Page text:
Every scene in Captain America: Civil War is written to build to its final, discomfiting face-off between the charming Tony Stark in his glorious Iron Man suit, and my most favourite Avenger, the honourable Captain America. It didn’t help my unease as a viewer that this was happening even before the wounds of watching Batman try to take down Superman had healed. Although, I am sure it happens a lot in real life, there’s something unsettling — and somewhat unexciting even — about a good person taking on another good person in films, especially in those that are supposed to be crowd-pleasers. It seems to me, that at least part of the enjoyment of watching films like The Avengers lies in the catharsis of seeing the antagonist getting destroyed, in the realisation of the fantasy that is the annihilation of evil. That’s partly why Loki getting slammed by Hulk, like clothes by a washerman, was so satisfying to behold.
The good-versus-good trope is usually a ‘lawful good’ fighting a ‘lawless good’. Think of Javert vs Jean Valjean in Les Miserables. Think of Prabhu vs Karthik in Agni Natchathiram. Even in Captain America: Civil War, the rival factions — one championed by Iron Man, and the other by Captain America — are divided by their resistance to legality and the lack of it. This trope’s antithesis, of course, is evil vs evil, as seen in, say, Alien vs Predator, where it doesn’t matter to the audience if either or both died. The good vs good subject often unties, at the very end, into a straightforward good vs evil subject when the good characters reconcile — as was the case in Batman v Superman: Dawn of Justice. In a gritty drama like Les Miserables, such a conflict, when at the heart of the story, helps paint a realistic portrayal of the setting, and brings out the pathos inherent in watching two good people get pitted against each other by circumstances. The conflict between the law-enforcing Andrei Taganov and the rebellious Leo Kovalensky in Rand’s We the Living achieves the same purpose. The trope is a reflection of the tragedy immanent in reality.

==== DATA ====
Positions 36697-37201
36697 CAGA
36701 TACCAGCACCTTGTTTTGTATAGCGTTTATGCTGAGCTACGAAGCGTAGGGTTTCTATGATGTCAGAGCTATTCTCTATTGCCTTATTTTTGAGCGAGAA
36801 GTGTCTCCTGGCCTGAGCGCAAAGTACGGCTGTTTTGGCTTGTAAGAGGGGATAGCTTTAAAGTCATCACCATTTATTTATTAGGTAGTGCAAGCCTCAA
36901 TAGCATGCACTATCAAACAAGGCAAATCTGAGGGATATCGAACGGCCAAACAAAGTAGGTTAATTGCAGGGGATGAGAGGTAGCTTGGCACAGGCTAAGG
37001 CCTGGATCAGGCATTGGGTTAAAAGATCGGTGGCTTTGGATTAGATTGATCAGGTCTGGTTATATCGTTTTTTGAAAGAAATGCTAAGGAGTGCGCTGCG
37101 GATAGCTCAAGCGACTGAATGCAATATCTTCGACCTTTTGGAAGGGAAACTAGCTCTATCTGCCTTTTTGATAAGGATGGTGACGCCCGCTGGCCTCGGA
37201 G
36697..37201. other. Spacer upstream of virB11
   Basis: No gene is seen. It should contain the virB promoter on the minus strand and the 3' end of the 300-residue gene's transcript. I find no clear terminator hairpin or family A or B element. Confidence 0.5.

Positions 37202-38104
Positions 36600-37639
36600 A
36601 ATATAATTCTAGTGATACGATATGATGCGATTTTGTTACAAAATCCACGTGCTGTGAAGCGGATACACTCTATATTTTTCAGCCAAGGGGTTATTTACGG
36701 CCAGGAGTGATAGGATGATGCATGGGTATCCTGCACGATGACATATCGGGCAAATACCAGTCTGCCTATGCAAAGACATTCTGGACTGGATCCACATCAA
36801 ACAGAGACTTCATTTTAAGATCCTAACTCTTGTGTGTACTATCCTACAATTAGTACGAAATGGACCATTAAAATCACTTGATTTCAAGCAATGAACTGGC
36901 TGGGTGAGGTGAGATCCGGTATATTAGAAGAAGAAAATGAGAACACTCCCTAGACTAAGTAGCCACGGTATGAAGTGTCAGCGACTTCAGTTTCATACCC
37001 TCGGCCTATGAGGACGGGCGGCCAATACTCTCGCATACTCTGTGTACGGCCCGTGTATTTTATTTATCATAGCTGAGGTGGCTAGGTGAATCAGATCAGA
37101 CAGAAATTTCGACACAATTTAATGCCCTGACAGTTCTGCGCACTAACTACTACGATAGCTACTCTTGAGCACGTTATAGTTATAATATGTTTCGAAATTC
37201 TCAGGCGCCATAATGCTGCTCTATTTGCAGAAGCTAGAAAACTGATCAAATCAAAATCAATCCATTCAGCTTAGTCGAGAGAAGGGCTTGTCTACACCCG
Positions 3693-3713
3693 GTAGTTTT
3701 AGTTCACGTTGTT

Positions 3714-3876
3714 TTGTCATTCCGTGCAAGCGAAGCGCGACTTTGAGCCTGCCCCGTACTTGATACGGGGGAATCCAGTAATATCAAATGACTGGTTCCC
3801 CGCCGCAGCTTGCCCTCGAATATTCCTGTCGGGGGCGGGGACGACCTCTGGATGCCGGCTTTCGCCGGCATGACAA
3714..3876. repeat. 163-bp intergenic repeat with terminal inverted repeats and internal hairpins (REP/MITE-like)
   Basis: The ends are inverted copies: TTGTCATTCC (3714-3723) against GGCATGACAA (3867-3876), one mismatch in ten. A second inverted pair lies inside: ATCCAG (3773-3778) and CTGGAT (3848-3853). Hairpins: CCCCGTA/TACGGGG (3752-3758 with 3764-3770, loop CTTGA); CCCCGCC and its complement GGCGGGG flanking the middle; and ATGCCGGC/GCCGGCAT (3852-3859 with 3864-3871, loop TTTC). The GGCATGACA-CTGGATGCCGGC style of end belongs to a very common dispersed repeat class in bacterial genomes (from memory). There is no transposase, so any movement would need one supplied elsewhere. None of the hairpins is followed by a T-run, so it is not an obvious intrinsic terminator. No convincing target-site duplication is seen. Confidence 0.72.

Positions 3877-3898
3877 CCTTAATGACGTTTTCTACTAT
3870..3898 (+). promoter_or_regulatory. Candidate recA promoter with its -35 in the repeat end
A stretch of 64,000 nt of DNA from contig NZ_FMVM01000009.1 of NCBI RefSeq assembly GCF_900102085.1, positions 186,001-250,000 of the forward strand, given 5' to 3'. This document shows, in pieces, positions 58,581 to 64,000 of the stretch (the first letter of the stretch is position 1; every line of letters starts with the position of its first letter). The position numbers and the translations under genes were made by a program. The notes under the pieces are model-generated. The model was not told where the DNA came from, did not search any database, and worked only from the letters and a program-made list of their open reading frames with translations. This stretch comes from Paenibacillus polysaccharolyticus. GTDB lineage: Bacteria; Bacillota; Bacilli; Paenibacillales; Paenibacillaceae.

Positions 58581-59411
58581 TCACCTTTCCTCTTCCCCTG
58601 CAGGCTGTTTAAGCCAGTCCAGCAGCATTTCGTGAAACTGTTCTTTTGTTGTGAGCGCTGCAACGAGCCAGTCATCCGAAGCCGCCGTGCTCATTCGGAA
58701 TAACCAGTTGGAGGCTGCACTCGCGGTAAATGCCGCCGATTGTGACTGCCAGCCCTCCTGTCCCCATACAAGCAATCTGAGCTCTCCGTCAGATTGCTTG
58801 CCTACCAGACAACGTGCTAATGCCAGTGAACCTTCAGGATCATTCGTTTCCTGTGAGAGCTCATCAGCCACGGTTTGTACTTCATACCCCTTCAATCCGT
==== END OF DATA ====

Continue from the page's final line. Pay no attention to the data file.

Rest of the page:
In superhero fiction like Avengers and Civil War, entertainment, to a large extent, is born out of action sequences and punch lines; the gratification is usually momentary and instant. It comes from watching a docile scientist turn into a huge green monster as he reveals that he is “always angry”. It comes from watching a vampire hunter in shades taking the beating of his life and yet, managing to take down his seemingly invincible adversary. It comes from watching a dorky student suddenly realise that he can use his newly-acquired sensory ability to take on his bully. It comes from watching a man hang upside down from a chandelier and pump round after round of ammunition into those who killed his family. It comes from watching a broken vigilante make an impossible leap to escape his imprisonment.
It is commonly said that a hero is only as good as his villain. What, when you have two heroes fighting each other then? In the case of Civil War, I felt a strange distance from the fight, almost bordering on apathy. Apprehension over the safety of both parties in duel means you can’t take sides, and when you can’t take sides, there can be no real elation in victory. The good news, however, is that the next Avenger films, Avengers: Infinity War (Part 1 and 2) will bring back a supervillain — Thanos, with superhuman strategic ability, strength, endurance and agility. I never thought I’d say this, but that Thanos intends to destroy humanity comes as a source of huge relief. It means we can take sides again.
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